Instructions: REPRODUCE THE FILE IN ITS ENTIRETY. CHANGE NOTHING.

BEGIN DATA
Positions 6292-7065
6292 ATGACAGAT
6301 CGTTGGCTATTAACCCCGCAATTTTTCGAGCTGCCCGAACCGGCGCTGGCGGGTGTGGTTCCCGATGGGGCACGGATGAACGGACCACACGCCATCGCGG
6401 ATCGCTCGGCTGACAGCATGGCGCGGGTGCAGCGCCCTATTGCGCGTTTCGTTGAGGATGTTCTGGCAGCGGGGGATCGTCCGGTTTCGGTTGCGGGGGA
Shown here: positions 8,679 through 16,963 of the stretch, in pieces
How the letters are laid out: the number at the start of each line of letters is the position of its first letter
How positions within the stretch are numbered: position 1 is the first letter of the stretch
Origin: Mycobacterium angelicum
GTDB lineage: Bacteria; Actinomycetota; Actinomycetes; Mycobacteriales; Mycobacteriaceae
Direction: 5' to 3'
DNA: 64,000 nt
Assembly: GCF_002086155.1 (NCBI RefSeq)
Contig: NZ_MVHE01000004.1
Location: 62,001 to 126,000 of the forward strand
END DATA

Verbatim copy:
Positions 6292-7065
6292 ATGACAGAT
6301 CGTTGGCTATTAACCCCGCAATTTTTCGAGCTGCCCGAACCGGCGCTGGCGGGTGTGGTTCCCGATGGGGCACGGATGAACGGACCACACGCCATCGCGG
6401 ATCGCTCGGCTGACAGCATGGCGCGGGTGCAGCGCCCTATTGCGCGTTTCGTTGAGGATGTTCTGGCAGCGGGGGATCGTCCGGTTTCGGTTGCGGGGGA
Shown here: positions 8,679 through 16,963 of the stretch, in pieces
How the letters are laid out: the number at the start of each line of letters is the position of its first letter
How positions within the stretch are numbered: position 1 is the first letter of the stretch
Origin: Mycobacterium angelicum
GTDB lineage: Bacteria; Actinomycetota; Actinomycetes; Mycobacteriales; Mycobacteriaceae
Direction: 5' to 3'
DNA: 64,000 nt
Assembly: GCF_002086155.1 (NCBI RefSeq)
Contig: NZ_MVHE01000004.1
Location: 62,001 to 126,000 of the forward strand